One of the toughest things for any organization to have to do is serve two masters, especially two masters that often have different or even conflicting needs. Such has long been the plight of the U.S. National Reconnaissance Office (NRO), which buys and operates the nation’s spy satellites.
The NRO serves the Office of the Director of National Intelligence and the Department of Defense, two organizations that have been known to clash over the allocation of resources. The intelligence community often wants information to help answer long-term or strategic questions, such as a potential enemy’s capabilities and intentions, whereas the military tends to focus on more-immediate tactical threats and targets, such as what’s just beyond the sight of its deployed forces.
Oftentimes these missions drive a common set of requirements for space missions, but that isn’t always the case. From time to time, squabbles arise over satellite technical specifications, leaving the NRO caught in the middle. These disputes can stall programs or saddle them with more requirements than can be met with available budgets. This only adds to the already immense challenges the NRO faces in executing programs that are as technically demanding as it gets.
Runaway requirements growth is a bane of U.S. military space development programs in general. But for the NRO, keeping requirements under control is especially challenging because of the diverse needs of its intelligence and military customers, who also answer to different congressional committees that in turn are inclined to protect their legislative turf.
The NRO could better manage its unique circumstances if it had more control over its programs. These programs are funded to varying degrees out of both the military-intelligence and national-intelligence budgets, and as such are subject to oversight from both camps. For most programs, the NRO has what is known as milestone decision authority, government acquisition parlance for the authority to determine when a given program is ready to move to a more advanced stage of development. But for a select few programs, among them some of the biggest, milestone decision authority rests with the Defense Department. Senior defense and intelligence officials meet once a year to review the milestone decision authority status of NRO programs and make changes as they see fit.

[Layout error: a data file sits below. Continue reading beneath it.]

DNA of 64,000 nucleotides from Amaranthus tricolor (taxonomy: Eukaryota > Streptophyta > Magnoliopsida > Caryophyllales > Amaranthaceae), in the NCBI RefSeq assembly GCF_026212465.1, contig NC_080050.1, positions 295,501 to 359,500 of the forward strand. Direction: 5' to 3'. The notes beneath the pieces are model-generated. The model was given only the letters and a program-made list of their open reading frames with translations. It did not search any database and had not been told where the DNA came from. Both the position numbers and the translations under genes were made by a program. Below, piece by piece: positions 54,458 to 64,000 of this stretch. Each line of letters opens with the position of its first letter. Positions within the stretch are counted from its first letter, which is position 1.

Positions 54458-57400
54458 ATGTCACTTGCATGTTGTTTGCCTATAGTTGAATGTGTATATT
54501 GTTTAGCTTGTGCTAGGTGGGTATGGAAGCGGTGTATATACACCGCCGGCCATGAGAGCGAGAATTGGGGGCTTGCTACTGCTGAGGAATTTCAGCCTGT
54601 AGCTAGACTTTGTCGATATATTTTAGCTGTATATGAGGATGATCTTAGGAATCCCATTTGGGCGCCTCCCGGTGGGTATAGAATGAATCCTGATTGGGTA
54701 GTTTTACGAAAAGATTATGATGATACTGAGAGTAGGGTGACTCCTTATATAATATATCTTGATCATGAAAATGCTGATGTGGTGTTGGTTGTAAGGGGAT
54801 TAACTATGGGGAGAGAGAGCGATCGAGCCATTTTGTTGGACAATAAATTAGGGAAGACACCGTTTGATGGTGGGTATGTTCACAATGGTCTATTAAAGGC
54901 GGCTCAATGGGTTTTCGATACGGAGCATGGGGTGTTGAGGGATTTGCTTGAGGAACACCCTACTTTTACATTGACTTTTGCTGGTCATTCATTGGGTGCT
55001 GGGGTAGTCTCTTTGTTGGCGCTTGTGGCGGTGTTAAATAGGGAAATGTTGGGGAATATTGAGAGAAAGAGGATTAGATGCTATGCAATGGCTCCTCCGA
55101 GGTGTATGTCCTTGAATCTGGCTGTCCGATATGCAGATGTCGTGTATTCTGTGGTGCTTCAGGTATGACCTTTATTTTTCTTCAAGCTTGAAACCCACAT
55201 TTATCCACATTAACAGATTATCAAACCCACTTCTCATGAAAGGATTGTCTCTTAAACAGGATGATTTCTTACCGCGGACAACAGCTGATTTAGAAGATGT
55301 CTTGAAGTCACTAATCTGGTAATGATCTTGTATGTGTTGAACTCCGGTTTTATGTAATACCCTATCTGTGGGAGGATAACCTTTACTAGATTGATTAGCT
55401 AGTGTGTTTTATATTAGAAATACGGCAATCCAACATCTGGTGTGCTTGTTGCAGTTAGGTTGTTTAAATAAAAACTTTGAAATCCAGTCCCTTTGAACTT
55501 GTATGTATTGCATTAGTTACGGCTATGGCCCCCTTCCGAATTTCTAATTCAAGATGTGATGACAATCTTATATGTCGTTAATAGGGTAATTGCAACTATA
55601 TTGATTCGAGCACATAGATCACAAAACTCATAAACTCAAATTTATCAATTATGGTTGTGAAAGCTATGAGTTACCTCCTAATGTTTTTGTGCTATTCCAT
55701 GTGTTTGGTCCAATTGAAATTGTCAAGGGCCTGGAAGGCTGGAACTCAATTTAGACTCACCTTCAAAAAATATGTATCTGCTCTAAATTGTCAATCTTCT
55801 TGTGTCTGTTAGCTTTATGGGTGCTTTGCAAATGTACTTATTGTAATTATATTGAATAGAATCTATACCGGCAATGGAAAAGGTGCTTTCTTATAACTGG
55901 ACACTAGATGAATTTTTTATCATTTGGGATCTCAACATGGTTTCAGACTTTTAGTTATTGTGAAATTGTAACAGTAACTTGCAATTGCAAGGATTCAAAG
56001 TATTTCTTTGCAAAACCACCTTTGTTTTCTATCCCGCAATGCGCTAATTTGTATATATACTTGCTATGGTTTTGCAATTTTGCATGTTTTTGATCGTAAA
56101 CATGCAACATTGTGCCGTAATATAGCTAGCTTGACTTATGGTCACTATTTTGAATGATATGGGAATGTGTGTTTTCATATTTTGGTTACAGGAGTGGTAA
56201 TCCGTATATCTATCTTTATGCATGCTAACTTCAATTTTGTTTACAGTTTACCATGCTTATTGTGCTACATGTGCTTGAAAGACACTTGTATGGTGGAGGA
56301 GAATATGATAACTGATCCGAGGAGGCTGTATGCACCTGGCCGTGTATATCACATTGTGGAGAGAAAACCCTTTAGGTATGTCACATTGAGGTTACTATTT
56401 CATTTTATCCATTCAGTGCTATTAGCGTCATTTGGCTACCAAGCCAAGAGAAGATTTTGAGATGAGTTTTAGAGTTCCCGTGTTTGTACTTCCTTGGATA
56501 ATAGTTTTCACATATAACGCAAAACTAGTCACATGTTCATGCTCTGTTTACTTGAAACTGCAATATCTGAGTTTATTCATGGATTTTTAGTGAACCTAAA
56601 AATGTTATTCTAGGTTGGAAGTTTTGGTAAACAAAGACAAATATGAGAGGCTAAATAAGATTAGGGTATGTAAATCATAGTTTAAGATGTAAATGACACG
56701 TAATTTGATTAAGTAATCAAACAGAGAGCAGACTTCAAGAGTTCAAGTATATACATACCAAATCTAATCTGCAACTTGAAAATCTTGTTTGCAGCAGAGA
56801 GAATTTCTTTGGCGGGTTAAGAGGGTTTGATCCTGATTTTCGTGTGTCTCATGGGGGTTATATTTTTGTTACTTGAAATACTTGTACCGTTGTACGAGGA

In a recent speech in Washington, NRO Director Bruce Carlson expressed hope that a new agency charter — which has since been signed by the director of national intelligence and secretary of defense — would give the agency milestone decision authority over all of its programs.
The new charter also codifies the NRO director’s role as the principal adviser to the secretary of defense and director of national intelligence on overhead reconnaissance programs. This, he said, would empower the NRO director to call a meeting with the secretary of defense and director of national intelligence when their respective requirements for a given program are either incompatible or out of alignment with available budgets.
These measures make perfectly good sense: Who’s in a better position to assess reconnaissance satellites than the agency that has been building them for 50 years?
It remains to be seen how big a difference the charter will actually make on the milestone decision authority question. According to a government source, a clause inserted into the charter late in the drafting process waters down the milestone decision authority provision, raising the possibility that the status quo will yet prevail. Hopefully, the defense secretary and director of national intelligence will in practice live up to the intent of the new charter.
The NRO’s reputation for management competence and technical wizardry has suffered in the last decade as programmatic struggles have come to light. To be sure, these problems cannot all be blamed on forces beyond the agency’s control; the NRO is not immune to internal management failure. Moreover, the immense technical complexity of NRO programs necessarily means that many will greatly exceed cost estimates and some will fail.
But if properly implemented, the new NRO charter — coupled with a new employee retention plan intended to bring more stability to individual programs — will eliminate some of the unnecessary challenges the agency faces in doing its very difficult job.